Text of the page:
Ivana at Eggs Plus stocks free range eggs from South Gippsland, specifiying on the card that they are fed grain, corn and carrot. You can also pick up free range eggs from Bangholme hens that have been fed a home made grain mix or eggs from Ballarat chooks. The choice (and it is a dazzling one) is yours. If you are super adventorous then drill into an ostrich egg - limited season - and make breakfast for 12 people with just one egg.

Ivana sells chicken eggs from her family farm but her choice is duck egg, for the additional protein, fat and minerals that are not found in chicken eggs. (Duck eggs are particularly suitable for gluten free baking because of this additional protein in the albumen.) She is also fond of a quail egg.

Ostrich eggs at Eggs Plus

I had a chat with Paul from Whisked about what eggs he recommends to Market shoppers:

First of all, I ask what they're cooking. If it's scrambled eggs, I'd choose an organic egg, or a jumbo free range. If they're using the eggs for baking or souffles, I recommend duck and goose eggs as they have a higher fat content and are richer.


The feed is always going to change the flavour of the eggs and the colour - in both the egg yolk and the albumen. The organic feed leads to better colour and flavour - you'll see differences like the consistency, the colour of the yolk, the strength of the shell. The strength of the shell is important because it protects the egg, it helps it stay fresh. So the organics tend to last a fair bit longer because they're protected.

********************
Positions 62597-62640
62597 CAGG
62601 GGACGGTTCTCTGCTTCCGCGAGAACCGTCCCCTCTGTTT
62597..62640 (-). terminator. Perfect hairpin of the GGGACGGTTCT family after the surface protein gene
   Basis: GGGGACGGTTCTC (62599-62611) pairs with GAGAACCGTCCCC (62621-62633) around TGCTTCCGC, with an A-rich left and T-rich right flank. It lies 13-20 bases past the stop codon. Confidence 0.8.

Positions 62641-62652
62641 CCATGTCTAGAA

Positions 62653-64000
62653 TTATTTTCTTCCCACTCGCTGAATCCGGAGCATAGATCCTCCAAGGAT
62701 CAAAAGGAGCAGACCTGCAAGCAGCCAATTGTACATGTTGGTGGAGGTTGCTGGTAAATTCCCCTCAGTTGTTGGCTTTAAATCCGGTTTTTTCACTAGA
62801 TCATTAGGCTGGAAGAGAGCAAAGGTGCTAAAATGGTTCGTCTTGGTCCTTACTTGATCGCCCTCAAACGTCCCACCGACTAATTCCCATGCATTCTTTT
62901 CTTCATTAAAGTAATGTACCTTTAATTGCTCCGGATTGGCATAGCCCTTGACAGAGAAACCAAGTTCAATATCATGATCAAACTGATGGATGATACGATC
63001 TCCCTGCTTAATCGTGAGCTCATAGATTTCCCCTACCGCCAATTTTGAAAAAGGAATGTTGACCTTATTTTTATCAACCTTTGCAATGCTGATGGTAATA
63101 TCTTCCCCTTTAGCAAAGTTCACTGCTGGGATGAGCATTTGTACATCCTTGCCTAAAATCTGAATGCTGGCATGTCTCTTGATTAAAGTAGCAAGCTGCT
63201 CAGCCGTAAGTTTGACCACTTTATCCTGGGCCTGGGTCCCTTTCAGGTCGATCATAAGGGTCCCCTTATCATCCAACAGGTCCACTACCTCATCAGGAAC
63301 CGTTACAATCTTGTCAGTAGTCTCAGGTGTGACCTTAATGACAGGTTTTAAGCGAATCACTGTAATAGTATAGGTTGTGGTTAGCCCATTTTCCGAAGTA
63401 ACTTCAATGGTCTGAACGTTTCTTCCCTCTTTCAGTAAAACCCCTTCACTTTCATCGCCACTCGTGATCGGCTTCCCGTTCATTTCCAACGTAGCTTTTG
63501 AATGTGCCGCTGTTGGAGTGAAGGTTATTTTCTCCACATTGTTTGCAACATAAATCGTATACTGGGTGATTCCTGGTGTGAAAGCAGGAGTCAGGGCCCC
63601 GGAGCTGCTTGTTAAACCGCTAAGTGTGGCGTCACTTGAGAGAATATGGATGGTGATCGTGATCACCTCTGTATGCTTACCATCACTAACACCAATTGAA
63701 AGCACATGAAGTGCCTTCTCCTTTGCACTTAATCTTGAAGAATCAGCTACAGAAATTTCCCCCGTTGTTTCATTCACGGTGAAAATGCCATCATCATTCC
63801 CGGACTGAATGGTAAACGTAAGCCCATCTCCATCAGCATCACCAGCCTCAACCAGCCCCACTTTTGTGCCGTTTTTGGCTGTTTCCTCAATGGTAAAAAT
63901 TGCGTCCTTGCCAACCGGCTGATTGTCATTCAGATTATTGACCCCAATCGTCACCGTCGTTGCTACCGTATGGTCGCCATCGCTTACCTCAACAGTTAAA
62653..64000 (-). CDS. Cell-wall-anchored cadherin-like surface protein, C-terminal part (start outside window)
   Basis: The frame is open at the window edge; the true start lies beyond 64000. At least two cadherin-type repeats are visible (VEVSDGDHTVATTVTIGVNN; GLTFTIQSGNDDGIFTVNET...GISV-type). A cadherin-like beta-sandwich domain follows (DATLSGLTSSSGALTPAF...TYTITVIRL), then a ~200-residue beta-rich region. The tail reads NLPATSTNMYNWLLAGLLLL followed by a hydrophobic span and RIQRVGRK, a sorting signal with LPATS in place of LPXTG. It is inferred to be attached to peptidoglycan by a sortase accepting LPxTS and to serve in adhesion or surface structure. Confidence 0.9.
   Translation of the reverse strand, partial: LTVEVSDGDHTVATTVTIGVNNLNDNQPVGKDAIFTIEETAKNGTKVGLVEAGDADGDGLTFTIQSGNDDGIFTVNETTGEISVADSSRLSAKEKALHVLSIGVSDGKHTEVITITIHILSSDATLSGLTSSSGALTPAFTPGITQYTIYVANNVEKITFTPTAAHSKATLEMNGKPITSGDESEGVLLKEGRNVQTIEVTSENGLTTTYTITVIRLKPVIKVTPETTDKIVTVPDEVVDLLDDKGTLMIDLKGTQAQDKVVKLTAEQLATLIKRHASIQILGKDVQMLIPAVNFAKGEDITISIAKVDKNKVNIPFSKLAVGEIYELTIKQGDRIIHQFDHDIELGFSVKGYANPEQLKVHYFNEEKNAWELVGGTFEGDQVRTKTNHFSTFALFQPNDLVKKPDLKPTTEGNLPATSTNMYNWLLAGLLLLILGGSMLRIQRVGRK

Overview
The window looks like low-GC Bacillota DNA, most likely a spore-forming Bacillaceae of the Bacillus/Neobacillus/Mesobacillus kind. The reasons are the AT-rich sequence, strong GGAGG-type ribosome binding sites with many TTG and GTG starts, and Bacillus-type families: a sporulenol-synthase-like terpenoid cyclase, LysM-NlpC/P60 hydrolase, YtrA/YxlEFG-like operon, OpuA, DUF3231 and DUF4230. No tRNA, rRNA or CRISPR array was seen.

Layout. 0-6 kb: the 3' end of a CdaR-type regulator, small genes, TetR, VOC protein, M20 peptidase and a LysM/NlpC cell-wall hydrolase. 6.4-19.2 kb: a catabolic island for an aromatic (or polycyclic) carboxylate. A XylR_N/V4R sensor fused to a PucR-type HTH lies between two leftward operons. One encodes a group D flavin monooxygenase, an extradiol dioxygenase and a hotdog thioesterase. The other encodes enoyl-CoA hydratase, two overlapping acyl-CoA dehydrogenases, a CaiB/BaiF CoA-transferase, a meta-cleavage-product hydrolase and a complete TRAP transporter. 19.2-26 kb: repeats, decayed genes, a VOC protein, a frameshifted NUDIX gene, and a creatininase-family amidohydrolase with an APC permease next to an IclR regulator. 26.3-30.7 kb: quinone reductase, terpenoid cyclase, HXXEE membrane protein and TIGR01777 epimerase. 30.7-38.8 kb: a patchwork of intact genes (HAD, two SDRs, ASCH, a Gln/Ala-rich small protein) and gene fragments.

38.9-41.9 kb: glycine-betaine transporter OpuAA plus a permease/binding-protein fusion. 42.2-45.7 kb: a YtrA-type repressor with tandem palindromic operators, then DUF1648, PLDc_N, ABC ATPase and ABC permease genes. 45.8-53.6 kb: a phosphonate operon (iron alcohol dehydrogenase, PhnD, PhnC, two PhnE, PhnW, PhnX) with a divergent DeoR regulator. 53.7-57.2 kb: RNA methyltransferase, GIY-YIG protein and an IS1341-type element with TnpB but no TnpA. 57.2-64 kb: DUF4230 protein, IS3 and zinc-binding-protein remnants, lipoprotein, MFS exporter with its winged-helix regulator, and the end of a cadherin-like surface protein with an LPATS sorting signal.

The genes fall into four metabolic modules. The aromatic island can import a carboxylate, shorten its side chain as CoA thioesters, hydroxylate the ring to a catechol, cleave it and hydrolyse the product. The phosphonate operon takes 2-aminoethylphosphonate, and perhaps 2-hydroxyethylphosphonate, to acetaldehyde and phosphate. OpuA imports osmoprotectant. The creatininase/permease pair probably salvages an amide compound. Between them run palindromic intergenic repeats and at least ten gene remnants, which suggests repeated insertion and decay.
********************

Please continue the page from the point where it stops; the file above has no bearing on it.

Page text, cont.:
Grasses Farm goose eggs at Paddlewheel

Paul says that you can store eggs in the pantry if the temperature is in the low 20's. But if you keep your eggs in the fridge they'll last an extra 2 weeks or so. The optimum temperature for eggs is 14-6°C. From the day of laying, eggs will last about 6 weeks. And the best way to check their freshness is the float test. Pop your eggs gently in a saucepan or bowl of tap water:

If the egg sinks - fresh
If the egg hovers in the middle - fresh but starting to age
If the egg floats to the top - spoiled


Here are some of the fabulous eggs you can find at the market - as you can see, there is something for everyone!

Milawa Organic Pasture Eggs - D & J Poultry
Grasses Farm Goose Eggs - Paddlewheel
Organigrow Organic Eggs - Cesters
Sunrise Free Range Eggs - Cesters
Healesville Free Range Eggs - Kevin's Poultry
Warrigal Quail Eggs - Kevin's Poultry
Fryar's Kangaroo Island Free Range Eggs - Cesters
Corndale Grove Eggs - Ripe
Wiseman's Organic Eggs - Ripe
Glenrose Biodynamic Eggs - Ripe
Gardenfarm Eggs - Paddlewheel
Annie's Free Range Eggs - Paddlewheel
Ruby Hills Organics Eggs - Paddlewheel